Those investors, including market absolutists, who interpret the current economic state-of-things as just a typical downturn that a few tax cuts and some good, old-fashioned, free market-based supply side economics can solve, may want to stop reading the economic data points in the months ahead. At least, that's the view of one economist. Nouriel Roubini
, the once obscure New York University economics professor, who two years ago predicted the current global financial crisis and recession, said the worst is still ahead for the U.S. economy and for economies around the world.
"In the next few months, the macroeconomic news and earnings reports from around the world will be much worse than expected," Roubini wrote in a column for Bloomberg News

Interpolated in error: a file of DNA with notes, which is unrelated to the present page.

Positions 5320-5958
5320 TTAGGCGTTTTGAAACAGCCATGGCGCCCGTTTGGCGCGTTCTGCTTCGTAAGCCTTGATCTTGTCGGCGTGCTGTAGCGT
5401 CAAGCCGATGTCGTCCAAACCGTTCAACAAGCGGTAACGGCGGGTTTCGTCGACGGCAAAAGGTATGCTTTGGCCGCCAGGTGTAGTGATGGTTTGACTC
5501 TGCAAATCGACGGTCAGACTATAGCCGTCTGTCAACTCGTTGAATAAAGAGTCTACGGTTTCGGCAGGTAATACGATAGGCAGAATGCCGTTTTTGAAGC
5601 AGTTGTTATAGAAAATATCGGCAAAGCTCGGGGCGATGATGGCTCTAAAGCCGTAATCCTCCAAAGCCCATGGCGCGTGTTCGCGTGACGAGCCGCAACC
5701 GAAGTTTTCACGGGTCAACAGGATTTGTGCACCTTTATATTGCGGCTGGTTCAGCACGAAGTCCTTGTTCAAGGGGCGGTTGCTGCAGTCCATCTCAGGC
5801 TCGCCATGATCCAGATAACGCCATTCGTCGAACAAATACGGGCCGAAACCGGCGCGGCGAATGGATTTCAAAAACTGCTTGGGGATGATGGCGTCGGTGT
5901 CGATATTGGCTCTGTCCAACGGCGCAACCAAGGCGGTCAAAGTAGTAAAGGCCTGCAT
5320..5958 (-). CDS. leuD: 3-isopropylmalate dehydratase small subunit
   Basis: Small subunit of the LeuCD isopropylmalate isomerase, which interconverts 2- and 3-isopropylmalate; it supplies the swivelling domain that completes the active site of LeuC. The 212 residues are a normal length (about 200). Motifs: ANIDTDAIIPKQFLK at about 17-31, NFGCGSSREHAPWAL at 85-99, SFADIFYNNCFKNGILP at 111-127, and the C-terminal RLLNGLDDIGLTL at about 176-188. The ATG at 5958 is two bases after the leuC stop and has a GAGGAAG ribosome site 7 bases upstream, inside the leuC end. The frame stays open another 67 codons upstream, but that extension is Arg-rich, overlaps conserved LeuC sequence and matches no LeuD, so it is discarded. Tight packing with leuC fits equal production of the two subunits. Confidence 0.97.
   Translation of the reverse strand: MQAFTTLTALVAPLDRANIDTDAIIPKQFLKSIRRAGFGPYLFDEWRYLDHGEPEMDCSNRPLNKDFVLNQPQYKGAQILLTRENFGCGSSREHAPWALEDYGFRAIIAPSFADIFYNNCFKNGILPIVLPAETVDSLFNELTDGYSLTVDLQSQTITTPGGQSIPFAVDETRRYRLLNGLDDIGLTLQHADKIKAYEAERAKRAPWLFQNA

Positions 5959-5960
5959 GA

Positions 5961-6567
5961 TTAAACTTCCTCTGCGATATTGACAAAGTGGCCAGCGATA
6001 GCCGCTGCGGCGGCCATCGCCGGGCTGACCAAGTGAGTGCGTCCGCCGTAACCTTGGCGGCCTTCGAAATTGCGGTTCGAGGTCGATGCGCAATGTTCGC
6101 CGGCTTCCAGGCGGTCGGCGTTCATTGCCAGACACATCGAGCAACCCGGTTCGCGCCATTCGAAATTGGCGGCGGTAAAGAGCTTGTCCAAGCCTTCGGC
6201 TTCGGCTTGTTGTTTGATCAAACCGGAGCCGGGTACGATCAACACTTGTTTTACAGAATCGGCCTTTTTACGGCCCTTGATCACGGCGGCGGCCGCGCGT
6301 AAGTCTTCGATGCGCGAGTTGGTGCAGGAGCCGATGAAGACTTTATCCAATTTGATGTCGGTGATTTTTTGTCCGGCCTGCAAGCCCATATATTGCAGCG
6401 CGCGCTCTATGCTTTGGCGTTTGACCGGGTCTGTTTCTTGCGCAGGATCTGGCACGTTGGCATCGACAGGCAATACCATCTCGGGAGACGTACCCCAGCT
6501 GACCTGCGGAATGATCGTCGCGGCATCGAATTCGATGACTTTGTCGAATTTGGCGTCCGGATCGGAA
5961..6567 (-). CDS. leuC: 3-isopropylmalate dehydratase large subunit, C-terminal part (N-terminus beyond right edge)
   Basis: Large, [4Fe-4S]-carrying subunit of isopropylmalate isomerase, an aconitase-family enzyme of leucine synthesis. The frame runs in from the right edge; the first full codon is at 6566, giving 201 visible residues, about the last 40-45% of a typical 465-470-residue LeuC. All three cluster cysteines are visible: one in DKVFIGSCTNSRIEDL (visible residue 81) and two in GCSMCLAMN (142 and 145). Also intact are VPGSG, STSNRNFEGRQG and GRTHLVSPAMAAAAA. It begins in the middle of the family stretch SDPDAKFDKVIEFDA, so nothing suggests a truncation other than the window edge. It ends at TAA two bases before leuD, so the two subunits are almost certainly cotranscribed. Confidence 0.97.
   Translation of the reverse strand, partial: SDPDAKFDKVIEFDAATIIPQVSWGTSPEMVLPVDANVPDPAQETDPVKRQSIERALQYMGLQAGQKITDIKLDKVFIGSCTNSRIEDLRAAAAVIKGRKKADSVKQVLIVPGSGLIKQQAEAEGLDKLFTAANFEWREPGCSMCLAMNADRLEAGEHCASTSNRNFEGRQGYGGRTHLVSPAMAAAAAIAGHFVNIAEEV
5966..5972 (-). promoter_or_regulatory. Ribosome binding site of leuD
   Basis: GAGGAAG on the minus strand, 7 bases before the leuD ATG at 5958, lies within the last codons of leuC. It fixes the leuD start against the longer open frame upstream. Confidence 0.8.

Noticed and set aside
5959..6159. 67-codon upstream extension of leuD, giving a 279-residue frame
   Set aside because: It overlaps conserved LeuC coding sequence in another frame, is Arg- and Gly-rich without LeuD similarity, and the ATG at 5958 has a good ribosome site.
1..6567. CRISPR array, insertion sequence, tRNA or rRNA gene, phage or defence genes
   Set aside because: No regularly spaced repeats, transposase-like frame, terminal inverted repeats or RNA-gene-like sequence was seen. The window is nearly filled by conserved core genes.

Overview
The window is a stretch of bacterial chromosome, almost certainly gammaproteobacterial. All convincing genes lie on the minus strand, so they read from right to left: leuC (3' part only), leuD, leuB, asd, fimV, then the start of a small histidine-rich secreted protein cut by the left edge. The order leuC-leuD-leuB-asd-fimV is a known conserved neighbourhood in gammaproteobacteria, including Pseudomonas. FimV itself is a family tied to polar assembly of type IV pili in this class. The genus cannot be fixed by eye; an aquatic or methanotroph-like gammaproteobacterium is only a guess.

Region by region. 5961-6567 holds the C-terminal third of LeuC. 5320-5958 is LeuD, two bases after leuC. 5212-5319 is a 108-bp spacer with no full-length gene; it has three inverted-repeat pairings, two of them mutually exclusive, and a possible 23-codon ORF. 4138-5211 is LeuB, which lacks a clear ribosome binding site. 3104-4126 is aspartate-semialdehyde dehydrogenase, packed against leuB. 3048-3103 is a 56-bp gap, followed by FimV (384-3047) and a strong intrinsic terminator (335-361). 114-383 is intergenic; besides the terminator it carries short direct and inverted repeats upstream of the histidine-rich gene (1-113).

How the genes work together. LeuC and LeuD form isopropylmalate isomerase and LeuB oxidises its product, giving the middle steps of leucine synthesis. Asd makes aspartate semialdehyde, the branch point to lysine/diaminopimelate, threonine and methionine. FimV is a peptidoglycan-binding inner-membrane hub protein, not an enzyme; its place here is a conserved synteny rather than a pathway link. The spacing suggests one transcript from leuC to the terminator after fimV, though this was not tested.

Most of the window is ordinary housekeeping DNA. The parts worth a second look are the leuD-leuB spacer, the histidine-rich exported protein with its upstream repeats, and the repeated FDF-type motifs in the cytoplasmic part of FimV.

, adding that the aforementioned will put downward pressure on prices of risky assets.
Further, Roubini said
the U.S. economy will remain in recession through at least the end of 2009, with only a mild recovery starting in 2010 -- with GDP growth in the initial recovery year of 1%. For 2009, Roubini also forecasts continued recessions for the United Kingdom, euro zone, Japan and Canada. Russia will also fall into recession, as will Brazil, and China will experience a hard landing, with growth slowing to 5%, he said. India's economy also will slow substantially.